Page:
A post by John:
Today is my birthday. I am now 70 years old. Carol was born 3 months after I was, so she, too, will celebrate her 70th birthday this year. Birthdays and age have never been a concern to either of us until this year. We have talked about...thought about...discussed, laughed and contemplated this event for several months.
The first time I can remember realizing someone was in their 70s was when I was a child. My grandparents lived next door. Just before my grandfather died, he became very ill and needing almost constant care, he took up brief residence in my parents' bedroom. He was so sick that he was transferred onto an ambulance stretcher, placed in my father’s ambulance, and transported to a Denver hospital where he died. He was in his 70s. I know that because I remember my parents telling me his age; and that made a deep impression on me. I thought when someone reached 70 they were so old that they were near death.
My father owned an ambulance business and before I was a teenager I was accompaning my father on the ambulance as an attendant. We transported many elderly people to the hospital from West’s Nursing Home, which was first located in Palmer Lake and later in Castle Rock, Colorado. Many of those patients were in their 70s. They were physically ill, usually emaciated and disoriented, and they almost always smelled like body waste.
In spite of the negative issues associated with 70-year-olds, I tended to like them personally. My grandmother was kind and a fun person to spent time with, her Swedish friends from Denver were a hoot. I enjoyed talking with those people as well as those folks we transported to the hospital and the old members of our church.
I began assisting my father at funerals before I was even in high school. One of my responsibilities was to greet people as they arrived for a funeral, invited them to sign the guest register, and show them to a seat. Most people who attend funerals are elderly and because we lived in a small community, everyone of those elderly people knew me. To a person they were kind and friendly and they genuinely liked conversing with me.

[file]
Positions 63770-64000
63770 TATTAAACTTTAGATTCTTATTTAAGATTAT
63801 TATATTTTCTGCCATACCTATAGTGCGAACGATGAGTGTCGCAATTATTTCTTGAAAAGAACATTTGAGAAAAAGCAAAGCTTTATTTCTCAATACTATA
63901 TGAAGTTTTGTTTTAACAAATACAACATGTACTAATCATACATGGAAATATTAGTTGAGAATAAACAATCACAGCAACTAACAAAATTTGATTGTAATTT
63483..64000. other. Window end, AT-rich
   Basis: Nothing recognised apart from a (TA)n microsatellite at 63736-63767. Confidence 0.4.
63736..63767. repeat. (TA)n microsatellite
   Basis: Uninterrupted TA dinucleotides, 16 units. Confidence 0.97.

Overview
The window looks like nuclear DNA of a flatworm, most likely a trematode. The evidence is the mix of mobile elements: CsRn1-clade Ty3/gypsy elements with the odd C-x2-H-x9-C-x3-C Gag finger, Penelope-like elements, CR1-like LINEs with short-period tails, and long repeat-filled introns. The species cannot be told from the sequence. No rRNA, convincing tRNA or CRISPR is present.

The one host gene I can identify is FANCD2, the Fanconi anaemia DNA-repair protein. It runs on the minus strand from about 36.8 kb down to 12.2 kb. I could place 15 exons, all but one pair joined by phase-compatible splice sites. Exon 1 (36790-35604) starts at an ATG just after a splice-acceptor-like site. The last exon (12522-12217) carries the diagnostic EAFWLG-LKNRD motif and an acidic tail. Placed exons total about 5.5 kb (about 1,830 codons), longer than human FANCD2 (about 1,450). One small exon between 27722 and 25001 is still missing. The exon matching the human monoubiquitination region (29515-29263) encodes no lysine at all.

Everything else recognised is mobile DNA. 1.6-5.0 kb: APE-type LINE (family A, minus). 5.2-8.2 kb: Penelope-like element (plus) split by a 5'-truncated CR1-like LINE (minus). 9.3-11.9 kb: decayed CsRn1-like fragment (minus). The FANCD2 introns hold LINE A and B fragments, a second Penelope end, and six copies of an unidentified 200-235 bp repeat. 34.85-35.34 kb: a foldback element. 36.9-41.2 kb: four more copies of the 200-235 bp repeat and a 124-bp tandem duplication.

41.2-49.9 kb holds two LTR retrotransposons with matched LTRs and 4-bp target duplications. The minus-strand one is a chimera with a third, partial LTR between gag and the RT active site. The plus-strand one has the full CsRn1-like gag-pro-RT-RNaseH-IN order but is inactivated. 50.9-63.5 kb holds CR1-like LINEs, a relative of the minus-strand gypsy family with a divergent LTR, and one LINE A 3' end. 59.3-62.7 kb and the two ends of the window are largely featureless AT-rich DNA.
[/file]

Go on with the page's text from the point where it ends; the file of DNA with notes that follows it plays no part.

Old people were a constant and positive part of my life. I was taught to respect older people and I did. Spending time in their presence exposed me to their life stories and experiences. I could easily become fascinated with a humerous or interesting story that related to an old person’s life.
It’s funny that all this exposure from a very early age never led me to consider the fact I’d grow old. I’ve always seen myself as young, strong, and capable. When I reached my 50th birthday I had just started a new chapter in my ministry career by accepting a Rector’s postion in a new congregation. Most members of that church were 20 or more years older than I was and they let me know in no uncertain terms that I was their junior.
Being 50 offered me the opportunity to join AARP. That meant lots of senior discounts. How cool, I got senior discounts and felt like I was in my early 40s!
Carol and I began attending Elder Hostel weekends because we were finally “old enough” to particiate. But when we went to the weekend gathering our fellow attendees were all older and, again, they constantly were bringing up the fact they were surprised we were “old enough” to share that experience with them.
By the time I went into simi-retirement I was a very young 55. I was delighted to be moving into retirement, but I was often embarrased to tell people I was simi-retired. I would hear people say: “Your too young to retire!”
When I reached 60 I retired. Carol and I were physically active. We ran 12 to 15 miles a week and weight trained three days a week. We traveled in a 5th wheel RV extensively and volunteered in State and National Parks performing strenous tasks. When we compared ourselves with our peers we were almost always in better physical condition and willing and able to physically do anything we chose.
In our 69th year, Carol and I drove our RV from Arizona to the southern tip of Texas and spent 3 months volunteering at a U S Fish and Wildlife Refuge. Then we drove 11,000 on a wonderful trip to Canada and Alaska. Not something an elderly person would do, would they. At least if they thought of themselves as elderly. We didn’t so we did.
That trip, however, was physically taxing. Through out those months of travel we kept reflecting and commenting on how we were feeling the effects of the adventure. We came away from the experience saying we would probably never expose ourselves to another trip that demands so much of our attention and time and effort.
For perhaps the first time in our lives we have been aware of the effects of our age. Oh, that doesn't mean we smell bad, and we are not emaciated. But for the first time in our lives we have to admit changes are coming. AND, for the first time in my life...I feel my age...and my age is 70.